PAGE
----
Edes and Gill advertised widely.  That increased the chances that consumers would see their notices and contemplate purchasing copies of Warren’s “ORATION,” but those patriot printers likely aimed for more than generating sales.  Their advertisements in several newspapers contributed to a culture of commemoration of the American Revolution years before the skirmishes at Lexington and Concord.  Their work in the printing office, publishing newspapers and marketing pamphlets that commemorated the Boston Massacre, played an important role in shaping public opinion as colonizers considered current events and the possibility of declaring independence.

March 24

What was advertised in a colonial American newspaper 250 years ago today?

Essex Gazette (March 24, 1772).

“Yesterday was published in Boston … An ORATION … to commemorate the BLOODY TRAGEDY.”

As soon as Benjamin Edes and John Gill informed readers of the Boston-Gazette that they published an oration that Joseph Warren delivered to commemorate the second anniversary of the “BLOODY TRAGEDY Of the FIFTH of March, 1770,” the printers of the Essex Gazette ran their own advertisement.  “Yesterday was published in Boston, and now to be sold by Samuel Hall, in Salem,” the notice announced, “An ORATION, delivered March 5th, 1772, at the Request of the Inhabitants of the Town of Boston, to commemorate the BLOODY TRAGEDY of the Fifth of March, 1770.  By Dr. JOSEPH WARREN.”  That advertisement did not include the lengthy excerpt from the address that Edes and Gill included in their notice, but it did encourage consumers to participate in commemorating the Boston Massacre by purchasing their own copy of Warren’s remarks.

Not surprisingly, given its location, the Essex Gazette engaged in the most extensive remembrances of “Preston’s Massacre–in King-Street … In which Five Persons were killed, and Six wounded” of any newspaper published outside of Boston.  On the occasion of the second anniversary, the Halls devoted the entire first page of their newspaper to a memorial that honored the patriots who gave their lives and listed grievances against the “British Ministry” that “contrived and effected the Establishment of the late Standing Army” in Massachusetts.  In addition to such memorials, the Essex Gazette carried advertisements for commemorative items connected to the Boston Massacre.  Nearly a year before promoting Warren’s address, the Essex Gazette carried an advertisement for “A few of Mr. Lovell’s ORATIONS on the Massacre in Boston, to be sold by the Printer hereof.”  Residents of Salem and surrounding towns had an opportunity to purchase the same commemorative pamphlet printed and sold in Boston.  The commodification and marketing of the Boston Massacre helped to create a culture of commemoration of the Boston Massacre throughout the colony.  Colonizers who did not live in the busy port and could not witness Warren’s oration themselves read the Essex Gazette and the various newspapers printed in Boston.  When they did so, they read coverage of the commemorative events and encountered invitations to purchase their own copies of orations and other items related to the Boston Massacre, opportunities to partake in civic participation through consumption even if they could not attend in person.

March 23

What was advertised in a colonial American newspaper 250 years ago today?

Boston-Gazette (March 23, 1772).

“AN ORATION … TO COMMEMORATE THE BLOODY TRAGEDY.”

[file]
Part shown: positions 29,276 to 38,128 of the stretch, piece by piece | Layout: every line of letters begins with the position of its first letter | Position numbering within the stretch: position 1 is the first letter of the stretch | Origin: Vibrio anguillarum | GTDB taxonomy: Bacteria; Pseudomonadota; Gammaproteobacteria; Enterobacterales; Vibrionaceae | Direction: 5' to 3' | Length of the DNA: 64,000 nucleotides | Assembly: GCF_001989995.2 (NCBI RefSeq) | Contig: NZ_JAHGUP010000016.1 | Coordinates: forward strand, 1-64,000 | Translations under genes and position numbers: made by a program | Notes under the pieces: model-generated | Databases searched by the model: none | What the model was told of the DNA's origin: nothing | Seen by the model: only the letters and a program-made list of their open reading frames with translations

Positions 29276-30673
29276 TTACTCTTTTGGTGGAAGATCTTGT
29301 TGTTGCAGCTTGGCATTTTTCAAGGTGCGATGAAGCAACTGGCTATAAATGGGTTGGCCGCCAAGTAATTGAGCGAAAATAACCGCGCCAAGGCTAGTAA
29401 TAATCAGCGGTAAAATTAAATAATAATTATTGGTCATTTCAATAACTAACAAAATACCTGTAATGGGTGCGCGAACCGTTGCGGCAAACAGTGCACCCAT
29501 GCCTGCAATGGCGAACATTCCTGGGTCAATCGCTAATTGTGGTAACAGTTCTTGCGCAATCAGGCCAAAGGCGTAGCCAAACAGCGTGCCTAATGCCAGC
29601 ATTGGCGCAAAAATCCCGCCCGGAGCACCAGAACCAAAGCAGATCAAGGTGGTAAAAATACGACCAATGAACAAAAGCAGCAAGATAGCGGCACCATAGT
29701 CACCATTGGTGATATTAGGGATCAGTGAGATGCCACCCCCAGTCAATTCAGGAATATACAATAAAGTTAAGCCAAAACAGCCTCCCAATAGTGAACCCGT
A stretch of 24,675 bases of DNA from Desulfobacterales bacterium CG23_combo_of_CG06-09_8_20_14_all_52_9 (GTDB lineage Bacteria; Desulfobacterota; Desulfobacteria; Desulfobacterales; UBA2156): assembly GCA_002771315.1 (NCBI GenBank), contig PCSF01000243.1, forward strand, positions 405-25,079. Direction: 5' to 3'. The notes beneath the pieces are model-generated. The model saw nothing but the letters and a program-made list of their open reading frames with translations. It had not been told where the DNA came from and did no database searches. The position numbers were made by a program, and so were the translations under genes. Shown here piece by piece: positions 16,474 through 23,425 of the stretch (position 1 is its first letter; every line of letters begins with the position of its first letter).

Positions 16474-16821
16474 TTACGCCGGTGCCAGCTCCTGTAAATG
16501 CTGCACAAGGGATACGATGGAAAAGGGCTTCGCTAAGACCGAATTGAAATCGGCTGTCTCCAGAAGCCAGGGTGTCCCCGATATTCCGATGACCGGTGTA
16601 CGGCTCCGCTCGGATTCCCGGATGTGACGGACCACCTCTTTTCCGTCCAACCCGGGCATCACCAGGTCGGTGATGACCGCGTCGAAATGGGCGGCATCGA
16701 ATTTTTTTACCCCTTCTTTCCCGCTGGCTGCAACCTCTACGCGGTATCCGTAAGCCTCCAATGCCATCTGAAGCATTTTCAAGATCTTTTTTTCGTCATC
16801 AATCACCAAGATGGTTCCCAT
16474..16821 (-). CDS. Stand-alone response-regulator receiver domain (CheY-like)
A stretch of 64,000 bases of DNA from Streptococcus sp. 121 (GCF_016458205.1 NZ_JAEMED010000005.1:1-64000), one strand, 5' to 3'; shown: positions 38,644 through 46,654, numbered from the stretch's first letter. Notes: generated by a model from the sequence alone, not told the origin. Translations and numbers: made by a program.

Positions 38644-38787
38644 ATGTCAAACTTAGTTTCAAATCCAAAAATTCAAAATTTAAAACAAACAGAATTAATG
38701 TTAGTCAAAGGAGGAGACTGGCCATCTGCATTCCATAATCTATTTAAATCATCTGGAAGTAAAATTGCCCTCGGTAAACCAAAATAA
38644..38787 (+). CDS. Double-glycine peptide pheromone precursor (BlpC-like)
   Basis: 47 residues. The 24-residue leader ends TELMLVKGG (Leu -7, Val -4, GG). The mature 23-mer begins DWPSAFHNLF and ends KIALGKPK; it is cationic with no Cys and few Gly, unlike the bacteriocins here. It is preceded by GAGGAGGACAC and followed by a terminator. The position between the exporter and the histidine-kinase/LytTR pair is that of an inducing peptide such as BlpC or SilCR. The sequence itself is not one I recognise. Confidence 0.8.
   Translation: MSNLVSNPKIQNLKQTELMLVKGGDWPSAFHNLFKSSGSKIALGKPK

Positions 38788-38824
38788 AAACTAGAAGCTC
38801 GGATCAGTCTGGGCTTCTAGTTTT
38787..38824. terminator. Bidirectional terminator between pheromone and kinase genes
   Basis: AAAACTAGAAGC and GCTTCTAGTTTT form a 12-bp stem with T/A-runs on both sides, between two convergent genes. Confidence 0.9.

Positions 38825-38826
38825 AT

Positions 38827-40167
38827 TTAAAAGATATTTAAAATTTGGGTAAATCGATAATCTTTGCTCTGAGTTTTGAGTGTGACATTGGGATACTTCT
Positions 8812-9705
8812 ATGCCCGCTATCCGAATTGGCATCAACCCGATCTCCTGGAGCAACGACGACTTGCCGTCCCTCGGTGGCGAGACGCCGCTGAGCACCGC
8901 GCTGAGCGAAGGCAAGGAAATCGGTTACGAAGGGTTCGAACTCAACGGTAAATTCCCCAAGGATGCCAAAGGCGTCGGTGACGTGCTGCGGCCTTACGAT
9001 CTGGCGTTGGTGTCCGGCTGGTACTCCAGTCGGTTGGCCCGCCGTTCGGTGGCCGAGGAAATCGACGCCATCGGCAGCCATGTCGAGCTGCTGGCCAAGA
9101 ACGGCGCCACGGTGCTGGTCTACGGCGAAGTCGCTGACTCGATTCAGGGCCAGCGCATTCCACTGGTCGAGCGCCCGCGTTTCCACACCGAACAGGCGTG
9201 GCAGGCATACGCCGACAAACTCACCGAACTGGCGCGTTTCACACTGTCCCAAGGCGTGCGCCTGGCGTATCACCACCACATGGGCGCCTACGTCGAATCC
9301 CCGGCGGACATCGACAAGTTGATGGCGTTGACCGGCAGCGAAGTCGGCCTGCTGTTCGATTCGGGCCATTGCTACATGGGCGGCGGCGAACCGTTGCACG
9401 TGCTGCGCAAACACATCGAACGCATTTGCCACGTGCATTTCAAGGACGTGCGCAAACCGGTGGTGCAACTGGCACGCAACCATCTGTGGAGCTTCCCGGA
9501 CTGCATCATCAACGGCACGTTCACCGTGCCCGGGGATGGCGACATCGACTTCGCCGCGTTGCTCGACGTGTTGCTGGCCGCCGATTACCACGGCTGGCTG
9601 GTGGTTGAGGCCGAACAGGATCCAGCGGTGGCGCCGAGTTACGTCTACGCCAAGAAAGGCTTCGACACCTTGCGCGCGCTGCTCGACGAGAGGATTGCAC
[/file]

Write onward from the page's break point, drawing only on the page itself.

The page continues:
Commemoration and commodification of the Boston Massacre commenced just weeks after British soldiers killed several colonizers when they fired into a crowd of protesters on March 5, 1770.  Paul Revere advertised “A PRINT containing a Representation of the late horrid Massacre in King-Street” in the March 26, 1770, edition of the Boston-Gazette.  He appropriated the image from a sketch done by Henry Pelham.  A week later, Pelham advertised “The Fruits of Arbitrary Power, An Original Print, representing the late horrid Massacre in King Street, taken from the Spot” in the April 2 edition of the Boston-Gazette.  A year later, colonizers in Boston determined that public orations should mark the event.  On April 2, 1771, James Lovell delivered “AN Oration … At the Request of the Inhabitants of the Town of Boston; To Commemorate the Bloody Tragedy of the Fifth of March, 1770.”  Not long after that, an advertisement in the April 15 edition of the Boston-Gazette promoted copies for colonizers to purchase.

In subsequent years, the annual oration occurred on March 5.  From 1771 through 1783, this commemorative event attracted more attention in Boston than Independence Day, but after the Treaty of Paris brought the Revolutionary War to an end July 4 became more widely recognized.  On the second anniversary of the Boston Massacre, Joseph Warren gave “AN ORATION … At the REQUEST of the INHABITANTS OF THE TOWN OF BOSTON TO COMMEMORATE THE BLOODY TRAGEDY Of the FIFTH of March, 1770.”  An advertisement quickly appeared in the March 23 edition of the Boston-Gazette, filling nearly two-thirds of a column.  The advertisement occupied so much space because Benjamin Edes and John Gill, the patriot printers of both the Boston-Gazette and the oration, included an extensive excerpt about “the ruinous Consequences of standing Armies to free Communities.”  The printers hoped that by giving prospective customers a taste of what Warren had to say about the “tyranny and oppression” of an “armed soldiery” who “frequently insulted and abused” the residents of Boston that would entice them to purchase the oration and read more.  Doing so also gave them an opportunity to remember the “horrors of THAT DREADFUL NIGHT” and venerate “the mangled bodies of the dead” who perished as a result of the “barbarous caprice of the raging soldiery.”

At the end of the advertisement, Edes and Gill noted that they also stocked “A few of Mr. LOVELL’S ORATIONS Deliver’d last April, on the same Occasion.”  They made it easy for patriotic consumers to collect memorabilia associated with the Boston Massacre.  Commemoration and commodification of that event occurred simultaneously in the years before the colonies declared independence.